Investing strategies from the 1 percent

  • New strategies for the 99 percent have exploded in the marketplace.
  • The rich understand two concepts better than anyone: risk and diversification.
  • Three factors detract from nominal return: taxes, fees and inflation.

It's not your imagination: The rich have been getting a lot richer. The Congressional Budget Office reports that real income for the top-earning 1 percent of the population soared 275 percent between 1979 and 2007, compared with a 40 percent increase for the middle 60 percent.

There are various reasons for the widening wealth gap. One of them is that individuals with $1 million or more in investable assets, or an annual income exceeding $200,000, are considered accredited investors. This status has given them access to special investments such as hedge funds and private equity funds, which most investors don't have.

But while you may not be able to amass the personal wealth of someone such as Warren Buffett or Mark Zuckerberg, the average investor can grow and preserve wealth by taking advantage of any number of investing strategies that mimic those previously available only to the super-rich.

From mutual funds that replicate hedge-fund strategies to exchange-traded funds that invest in commodities, new strategies for the 99 percent have exploded in the marketplace, says Brent Fykes, senior investment partner at GenSpring, a multifamily office for individuals with at least $20 million to invest. "It's so much different than it was five years ago," he says. "And 10 years ago, it's like night and day."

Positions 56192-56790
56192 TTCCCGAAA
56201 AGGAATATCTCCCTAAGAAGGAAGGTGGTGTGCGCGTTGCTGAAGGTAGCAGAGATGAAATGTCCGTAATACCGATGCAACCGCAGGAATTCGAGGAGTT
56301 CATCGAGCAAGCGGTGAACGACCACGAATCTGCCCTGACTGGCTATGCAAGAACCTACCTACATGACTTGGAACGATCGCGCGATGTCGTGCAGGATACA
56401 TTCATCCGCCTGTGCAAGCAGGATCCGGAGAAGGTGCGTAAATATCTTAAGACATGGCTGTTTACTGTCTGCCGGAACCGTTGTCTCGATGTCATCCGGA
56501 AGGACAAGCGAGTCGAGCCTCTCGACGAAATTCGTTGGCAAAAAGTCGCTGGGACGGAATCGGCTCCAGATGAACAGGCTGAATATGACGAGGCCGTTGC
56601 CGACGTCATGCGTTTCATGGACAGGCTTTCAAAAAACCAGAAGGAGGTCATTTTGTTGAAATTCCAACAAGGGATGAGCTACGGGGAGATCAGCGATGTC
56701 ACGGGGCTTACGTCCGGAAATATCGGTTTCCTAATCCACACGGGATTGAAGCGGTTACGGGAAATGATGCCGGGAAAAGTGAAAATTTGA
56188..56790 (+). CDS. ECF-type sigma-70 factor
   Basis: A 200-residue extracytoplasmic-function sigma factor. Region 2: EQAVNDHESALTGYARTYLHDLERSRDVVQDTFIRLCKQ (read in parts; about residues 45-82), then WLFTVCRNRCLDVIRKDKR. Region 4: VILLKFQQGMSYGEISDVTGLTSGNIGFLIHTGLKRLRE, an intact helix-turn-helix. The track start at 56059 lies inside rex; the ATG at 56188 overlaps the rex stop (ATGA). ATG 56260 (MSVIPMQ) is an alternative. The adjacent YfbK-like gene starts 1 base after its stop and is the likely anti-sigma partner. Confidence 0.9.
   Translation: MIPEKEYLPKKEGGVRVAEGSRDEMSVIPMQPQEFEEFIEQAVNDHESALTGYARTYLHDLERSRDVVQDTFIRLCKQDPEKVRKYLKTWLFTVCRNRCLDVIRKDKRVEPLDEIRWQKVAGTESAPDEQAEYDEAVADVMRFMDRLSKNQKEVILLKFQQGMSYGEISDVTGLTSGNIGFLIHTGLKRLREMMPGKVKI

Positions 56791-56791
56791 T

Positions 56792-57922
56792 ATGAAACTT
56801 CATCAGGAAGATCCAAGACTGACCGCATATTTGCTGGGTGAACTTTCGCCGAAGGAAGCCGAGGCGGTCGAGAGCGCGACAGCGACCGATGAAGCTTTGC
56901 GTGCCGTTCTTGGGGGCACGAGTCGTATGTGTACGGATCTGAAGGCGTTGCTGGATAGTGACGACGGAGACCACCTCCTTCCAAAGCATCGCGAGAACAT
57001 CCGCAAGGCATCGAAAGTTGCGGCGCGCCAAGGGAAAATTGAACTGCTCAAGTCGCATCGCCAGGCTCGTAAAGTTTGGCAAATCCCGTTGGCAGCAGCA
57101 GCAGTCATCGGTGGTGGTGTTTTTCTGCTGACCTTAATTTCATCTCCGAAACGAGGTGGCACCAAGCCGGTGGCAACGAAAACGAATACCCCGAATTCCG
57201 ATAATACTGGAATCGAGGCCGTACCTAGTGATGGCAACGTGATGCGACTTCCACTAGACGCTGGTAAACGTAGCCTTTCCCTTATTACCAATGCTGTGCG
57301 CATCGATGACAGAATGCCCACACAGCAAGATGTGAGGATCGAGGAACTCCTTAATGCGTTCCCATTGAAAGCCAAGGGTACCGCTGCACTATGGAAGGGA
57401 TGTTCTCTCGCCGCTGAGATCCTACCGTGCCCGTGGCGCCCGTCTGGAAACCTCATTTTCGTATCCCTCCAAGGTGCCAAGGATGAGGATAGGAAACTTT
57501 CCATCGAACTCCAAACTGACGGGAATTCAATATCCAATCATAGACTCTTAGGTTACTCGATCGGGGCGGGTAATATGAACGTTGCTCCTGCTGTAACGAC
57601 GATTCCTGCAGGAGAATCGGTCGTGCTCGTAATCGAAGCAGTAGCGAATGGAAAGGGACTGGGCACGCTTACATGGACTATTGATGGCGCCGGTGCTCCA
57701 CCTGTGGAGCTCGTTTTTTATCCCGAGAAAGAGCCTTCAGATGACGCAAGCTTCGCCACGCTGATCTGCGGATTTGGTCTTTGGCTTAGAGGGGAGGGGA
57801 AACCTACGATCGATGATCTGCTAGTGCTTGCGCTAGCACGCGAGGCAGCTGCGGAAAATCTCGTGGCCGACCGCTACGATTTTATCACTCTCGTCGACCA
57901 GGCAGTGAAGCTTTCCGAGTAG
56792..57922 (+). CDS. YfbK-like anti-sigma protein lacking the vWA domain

The rich invest differently

But it's not just about adding a variety of investing strategies to your portfolio. There are two key concepts the 1 percent understand better than the 99 percent, according to Fykes: risk and diversification. Most average investors take on too much risk. "They tend to want to dabble in the stock market and buy the latest hot stock like Facebook or Apple," says Fykes. That strategy is dangerous because it leads to "all sorts of concentration risks," he adds.

The 1 percent, however, "by nature are less risky because they've created a nest egg and don't need it to grow at incredible rates," Fykes says. "They just want to stay rich. On the whole, the 99 percent is in the get rich mode."

For the 99 percent, understanding how to manage risk through diversification is key, agrees Katie Nixon, chief investment officer for personal financial services at Northern Trust. "What we typically see in the 99 percent is a relatively undiversified portfolio with a hodgepodge of funds and investments but lacking in overall strategy."

She recommends average investors match their portfolio with their financial plan instead of assessing investments on a one-off basis. Broader exposure to different asset classes for the 99 percent is a positive development, she adds, "but the key is figuring out what every strategy does to your portfolio and if it gets you to your goals."

Step 1: Inventory your assets

"The very first thing I would tell the 99 percent to do is to take an inventory of assets, and see what you have," says Nixon. "Build a balance sheet." She then suggests re-examining your goals.


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